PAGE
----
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Cerium oxide particles in lung tissue and pulmonary fibroblasts isolated from CeO2‐exposed rats, at 28 days post‐exposure. Cerium oxide particles in lung tissue and pulmonary fibroblasts isolated from CeO2 (a single intratracheal dose of 7 mg/kg)‐exposed rats, at 28 days post‐exposure. Control lung tissues exhibit no particles under high resolution, dark‐field illumination (a). Illuminated CeO2 particles, using dark‐field‐based illumination, were clearly detected in macrophages (MAC), the interstitium (arrow), in acellular surfactant clumps (arrow head), in the airspace as free particles (b). (c) Representative intensity versus wavelength spectra of points (pixels) of CeO2 particles in the cerium oxide‐exposed tissue section (upper panel) and spectra of control tissue. Each different colored curve represents a different point. Small arrow: MAC; big arrow: interstitium; arrow head: acellular mass of surfactant‐cerium oxide in the air space. (Reprinted with permission from Ref . Copyright 2012 Elsevier)
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Identification of nano‐TiO2 particles in lung tissues. Lung tissues from mice harvested 1 and 28 days following a single intratracheal instillation of low (18 µg) and high (162 µg) doses of nano‐TiO2 were subjected to VNIR hyperspectral imaging to identify particle retention in these tissues. (a) Reference spectral library from nano‐TiO2 exposed tissue. (b) Reference spectral library from control tissue. (c) Dark‐field images from nano‐TiO2 exposed tissues (upper panel). Dark‐field hyperspectral images from nano‐TiO2 exposed tissues identifying these nanoparticles, which appeared as aggregates of white inclusions (middle panel). Hyperspectral mapping of nano‐TiO2 in these tissues appeared as red dots or aggregates (bottom panel). (Reprinted with permission from Ref . Copyright 2013 Elsevier)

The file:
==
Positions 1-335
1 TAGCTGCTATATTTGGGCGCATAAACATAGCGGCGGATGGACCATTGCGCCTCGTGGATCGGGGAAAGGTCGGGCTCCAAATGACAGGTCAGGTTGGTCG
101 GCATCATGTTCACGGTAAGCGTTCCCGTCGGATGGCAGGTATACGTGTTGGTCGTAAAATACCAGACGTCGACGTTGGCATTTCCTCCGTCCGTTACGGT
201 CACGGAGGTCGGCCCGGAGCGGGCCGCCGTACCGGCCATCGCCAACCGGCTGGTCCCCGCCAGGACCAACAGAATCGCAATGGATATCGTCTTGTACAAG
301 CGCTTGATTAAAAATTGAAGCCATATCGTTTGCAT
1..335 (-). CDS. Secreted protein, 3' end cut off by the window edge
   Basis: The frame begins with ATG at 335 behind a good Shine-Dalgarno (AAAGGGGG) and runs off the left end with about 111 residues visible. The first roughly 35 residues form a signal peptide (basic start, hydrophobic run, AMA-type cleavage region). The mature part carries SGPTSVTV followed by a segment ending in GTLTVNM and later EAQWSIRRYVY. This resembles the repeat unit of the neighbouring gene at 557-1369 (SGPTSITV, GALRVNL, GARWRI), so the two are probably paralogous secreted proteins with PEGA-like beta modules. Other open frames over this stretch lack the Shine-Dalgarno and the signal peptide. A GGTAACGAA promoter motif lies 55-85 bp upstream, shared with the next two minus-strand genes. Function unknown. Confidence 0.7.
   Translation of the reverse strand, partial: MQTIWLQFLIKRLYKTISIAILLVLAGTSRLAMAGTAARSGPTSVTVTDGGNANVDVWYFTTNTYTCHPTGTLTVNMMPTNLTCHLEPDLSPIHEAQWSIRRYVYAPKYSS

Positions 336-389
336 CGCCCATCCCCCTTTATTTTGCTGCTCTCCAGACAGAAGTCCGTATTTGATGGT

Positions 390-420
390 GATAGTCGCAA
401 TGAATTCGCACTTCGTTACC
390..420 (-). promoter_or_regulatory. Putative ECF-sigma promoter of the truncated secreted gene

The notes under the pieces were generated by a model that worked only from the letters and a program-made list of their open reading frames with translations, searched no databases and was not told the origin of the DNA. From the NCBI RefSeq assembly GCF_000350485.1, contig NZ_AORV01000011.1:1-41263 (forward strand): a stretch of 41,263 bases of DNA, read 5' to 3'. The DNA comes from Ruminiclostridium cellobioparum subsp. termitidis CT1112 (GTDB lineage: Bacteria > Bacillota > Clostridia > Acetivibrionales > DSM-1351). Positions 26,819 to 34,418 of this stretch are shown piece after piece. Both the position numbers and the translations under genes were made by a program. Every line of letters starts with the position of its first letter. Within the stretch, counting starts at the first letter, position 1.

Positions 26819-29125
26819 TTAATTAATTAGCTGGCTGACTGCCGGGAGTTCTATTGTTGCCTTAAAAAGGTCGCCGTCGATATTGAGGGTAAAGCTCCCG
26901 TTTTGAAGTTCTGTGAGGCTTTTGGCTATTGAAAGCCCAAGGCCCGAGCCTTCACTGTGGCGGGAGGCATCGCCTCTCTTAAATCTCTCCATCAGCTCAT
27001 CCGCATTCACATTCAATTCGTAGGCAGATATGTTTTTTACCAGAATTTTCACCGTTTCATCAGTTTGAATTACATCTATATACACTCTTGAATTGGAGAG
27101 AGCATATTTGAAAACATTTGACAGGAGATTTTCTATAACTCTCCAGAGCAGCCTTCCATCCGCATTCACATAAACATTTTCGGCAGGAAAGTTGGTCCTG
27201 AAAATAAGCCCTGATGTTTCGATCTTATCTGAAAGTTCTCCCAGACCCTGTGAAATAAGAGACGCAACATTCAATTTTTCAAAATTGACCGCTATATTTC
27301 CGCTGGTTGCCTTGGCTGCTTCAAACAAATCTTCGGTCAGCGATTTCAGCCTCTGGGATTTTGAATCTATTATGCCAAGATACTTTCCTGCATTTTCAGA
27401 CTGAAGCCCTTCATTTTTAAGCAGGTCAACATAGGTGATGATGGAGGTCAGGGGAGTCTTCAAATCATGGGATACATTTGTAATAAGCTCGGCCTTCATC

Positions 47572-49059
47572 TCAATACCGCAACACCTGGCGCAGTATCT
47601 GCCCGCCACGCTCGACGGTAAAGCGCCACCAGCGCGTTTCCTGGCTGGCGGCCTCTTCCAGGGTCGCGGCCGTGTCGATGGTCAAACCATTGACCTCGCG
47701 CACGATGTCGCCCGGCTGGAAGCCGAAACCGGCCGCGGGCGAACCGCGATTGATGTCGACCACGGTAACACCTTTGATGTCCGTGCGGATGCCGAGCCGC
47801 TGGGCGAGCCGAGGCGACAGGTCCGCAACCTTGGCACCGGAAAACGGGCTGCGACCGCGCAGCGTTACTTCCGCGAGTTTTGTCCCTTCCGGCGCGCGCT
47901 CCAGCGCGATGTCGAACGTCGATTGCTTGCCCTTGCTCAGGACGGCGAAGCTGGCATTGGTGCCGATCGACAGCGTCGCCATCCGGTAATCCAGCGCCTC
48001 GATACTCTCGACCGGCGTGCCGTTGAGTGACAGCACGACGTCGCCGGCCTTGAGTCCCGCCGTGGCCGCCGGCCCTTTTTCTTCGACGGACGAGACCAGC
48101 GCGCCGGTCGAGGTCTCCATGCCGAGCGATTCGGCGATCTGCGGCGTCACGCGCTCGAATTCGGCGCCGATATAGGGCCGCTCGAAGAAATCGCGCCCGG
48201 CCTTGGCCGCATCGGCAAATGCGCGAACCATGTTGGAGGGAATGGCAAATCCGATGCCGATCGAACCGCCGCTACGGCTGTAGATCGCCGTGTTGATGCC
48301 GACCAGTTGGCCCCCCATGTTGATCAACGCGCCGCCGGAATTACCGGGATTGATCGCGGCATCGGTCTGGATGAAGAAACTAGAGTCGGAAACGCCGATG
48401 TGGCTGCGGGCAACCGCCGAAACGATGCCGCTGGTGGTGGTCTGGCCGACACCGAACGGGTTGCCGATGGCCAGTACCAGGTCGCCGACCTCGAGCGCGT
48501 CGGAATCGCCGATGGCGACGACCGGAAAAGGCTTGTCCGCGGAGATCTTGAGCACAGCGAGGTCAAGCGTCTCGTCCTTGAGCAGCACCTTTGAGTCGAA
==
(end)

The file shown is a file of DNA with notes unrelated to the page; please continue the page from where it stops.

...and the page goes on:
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Visualization of nanoparticles in suspension. Light scattering images of the nanoparticle suspensions obtained by Olympus microscope BX51 with the CytoViva Adapter (100x oil objective): (a) 5% glucose, (b) PLGA, (c) PEI/DNA, and (d) complex PLGA/PEI/DNA. Bar = 5 µm. (Reprinted with permission from Ref . Copyright 2008 Elsevier)
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Toxicology and Regulatory Issues in Nanomedicine > Toxicology of Nanomaterials
Nanotechnology Approaches to Biology > Nanoscale Systems in Biology
Diagnostic Tools > In Vitro Nanoparticle-Based Sensing